Impacts of the Belt and Road Initiative in a small German town
Natalie Carney
When lawyer Dr. Jur. Yong Wu moved to Germany from China six years ago for school, he never knew it would be long term.
After a few years in Gottingen and Munich he moved to Duisburg in Western Germany's Ruhr valley to start a very important business.
Duisburg, located at the confluence of the Rhine and Ruhr rivers, has transformed itself from a declining industrial town to a logistics hub thanks, in part, to increasing trade with China.
According to the Duisburg Intermodal Terminal, while the number of the trains depends on the session, on average 18 trains from China arrive in the port weekly with everything from clothing to toys and 12 trains leave for China carrying everything from German cars to French wines.
This has all brought big business to Duisburg.
Dr. Jur. Yong Wu showed CGTN around the 10,000 square meters "Reinhausen" business center. He is the exclusive Asian partner for the site offering freshly renovated offices to new businesses in the heart of the city.
He and a partner started Trouver Consulting, a company helping Chinese businesses wishing to establish in Duisburg a year ago and in that time has helped set up 12 new companies in the city.
"The customers are approaching us, saying they want to create a start-up or a subsidiary company here in Duisburg," he says. "We help them get all the documents together. From the notary, for a bank account, for the business registration, for the commercial register application. Everything we do here. We are following the rise of a company from birth to death. Since the new Silk Road opened, there is a growing number of Chinese investments in Germany. Duisburg is the center for that."
Dr. Wu says most of his clients are in the import and export businesses so the growing number of trains along the 12,000-kilometer rail corridor through six countries points towards an exciting future for many.
A model of a train station at Duisburg's main train station. The city is rediscovering itself as the world's largest inland port, thanks in part to growing rail trade with China. /CGTN Photo

A model of a train station at Duisburg's main train station. The city is rediscovering itself as the world's largest inland port, thanks in part to growing rail trade with China. /CGTN Photo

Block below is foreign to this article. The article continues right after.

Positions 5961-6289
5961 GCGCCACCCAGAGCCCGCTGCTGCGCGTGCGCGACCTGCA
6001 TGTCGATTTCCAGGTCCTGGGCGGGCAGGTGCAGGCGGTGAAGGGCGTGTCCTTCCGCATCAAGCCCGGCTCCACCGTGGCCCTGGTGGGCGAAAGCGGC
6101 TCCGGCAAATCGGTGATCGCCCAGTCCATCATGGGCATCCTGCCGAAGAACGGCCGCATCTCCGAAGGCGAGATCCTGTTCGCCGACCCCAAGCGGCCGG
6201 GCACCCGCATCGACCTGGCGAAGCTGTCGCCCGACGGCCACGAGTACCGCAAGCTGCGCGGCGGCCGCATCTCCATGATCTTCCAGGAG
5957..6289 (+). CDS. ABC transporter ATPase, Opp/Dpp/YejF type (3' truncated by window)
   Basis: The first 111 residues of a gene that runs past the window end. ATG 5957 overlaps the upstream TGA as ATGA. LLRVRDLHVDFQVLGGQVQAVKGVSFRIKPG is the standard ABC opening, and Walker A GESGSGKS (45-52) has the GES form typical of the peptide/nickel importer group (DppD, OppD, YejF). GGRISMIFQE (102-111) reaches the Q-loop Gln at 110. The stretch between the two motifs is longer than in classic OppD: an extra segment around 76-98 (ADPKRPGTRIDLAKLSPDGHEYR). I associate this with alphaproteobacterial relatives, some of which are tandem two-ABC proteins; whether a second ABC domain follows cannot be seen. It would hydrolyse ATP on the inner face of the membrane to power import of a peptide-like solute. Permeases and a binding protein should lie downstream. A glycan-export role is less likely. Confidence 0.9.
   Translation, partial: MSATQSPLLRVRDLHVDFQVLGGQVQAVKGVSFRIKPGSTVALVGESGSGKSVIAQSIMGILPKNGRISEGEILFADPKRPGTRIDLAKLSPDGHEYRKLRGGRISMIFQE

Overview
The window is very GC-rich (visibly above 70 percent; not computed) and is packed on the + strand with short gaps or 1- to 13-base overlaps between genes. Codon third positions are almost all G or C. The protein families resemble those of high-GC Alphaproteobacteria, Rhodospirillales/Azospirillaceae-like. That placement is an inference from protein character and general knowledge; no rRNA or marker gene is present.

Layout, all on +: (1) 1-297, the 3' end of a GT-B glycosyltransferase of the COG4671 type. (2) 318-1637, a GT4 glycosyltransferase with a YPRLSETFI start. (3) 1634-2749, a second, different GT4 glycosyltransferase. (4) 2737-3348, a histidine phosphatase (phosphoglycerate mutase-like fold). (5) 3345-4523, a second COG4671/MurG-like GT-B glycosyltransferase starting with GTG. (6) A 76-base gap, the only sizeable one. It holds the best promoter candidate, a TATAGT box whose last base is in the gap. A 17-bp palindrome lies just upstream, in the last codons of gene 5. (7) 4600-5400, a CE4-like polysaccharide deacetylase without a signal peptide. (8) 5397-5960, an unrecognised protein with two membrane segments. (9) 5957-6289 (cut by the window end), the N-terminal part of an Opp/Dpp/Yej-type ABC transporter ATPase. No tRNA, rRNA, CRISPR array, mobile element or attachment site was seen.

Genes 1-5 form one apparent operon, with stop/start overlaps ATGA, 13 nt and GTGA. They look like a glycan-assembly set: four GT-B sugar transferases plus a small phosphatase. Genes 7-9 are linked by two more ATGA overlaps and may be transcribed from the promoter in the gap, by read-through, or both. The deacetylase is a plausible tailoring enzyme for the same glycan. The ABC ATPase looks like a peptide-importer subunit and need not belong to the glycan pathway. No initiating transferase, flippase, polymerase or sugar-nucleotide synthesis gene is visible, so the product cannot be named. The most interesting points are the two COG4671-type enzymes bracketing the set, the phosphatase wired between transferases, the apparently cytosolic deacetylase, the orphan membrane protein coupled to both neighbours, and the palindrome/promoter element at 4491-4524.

"The railway is essential for our customers. There is an increasing number of Chinese people and other foreigners coming here. I am very impressed by it. It is a good place for Chinese investments."
On the day we visited, Dr. Wu was meeting with a potential new client, Ayline, who runs a kitchenware trading company out of Dusseldorf, another city in western Germany. However, she is seriously considering relocating her business to Duisburg.
"Duisburg is a terminus of the Belt and Road. I choose here because it links closely to China on trade by train and by sea. Really convenient. Better development could be seen here. "
Dr. Wu seconds this.
"In the past Chinese companies were focused on bigger cities like Frankfurt, Munich and Hamburg, but that was the past. Duisburg is the future. It will be the new center. We grow together with Duisburg in terms of business between Duisburg and China."
The biggest challenge says Dr. Wu is the cultural differences.
"For our customers who come from China, it is difficult to adapt to the German culture. Chinese people always want to do things quickly. But in Germany, things go slowly. The German authorities, especially here in Duisburg are very friendly. They like Chinese investments. Why not? They are good for the economic upturn of Duisburg."
The Belt and Road Initiative really has helped turn Duisburg around. The city was hit hard by deindustrialization back in the 1980s and 90s. Unemployment reached twice the national average.
Today, Duisburg has restarted its economic revival through trade becoming the world's largest inland port. Jobs are growing, so too is the population and infrastructure; a nearly 300 million US dollar Chinese business center is currently under construction near the city's main train station.
"Of course this project (Belt and Road) has helped Duisburg on its economic upturn," says Dr. Wu. "More and more Chinese people come here. We pay taxes. We hire people. We have contributed a lot."
His only desire is to have more Chinese restaurants.
"The Chinese food is not very good here. Honestly. But we have a plan to open our own restaurant. If we get 50 investors and companies here, then every investor would have two percent share in it. Maybe we can realize this dream in the future."
Dr. Wu has perfected his German and has no intention of leaving Duisburg in the near future and with many other Chinese following suits, Duisburg mayor Sören Link's dream of his city becoming a "little China" could very well come true.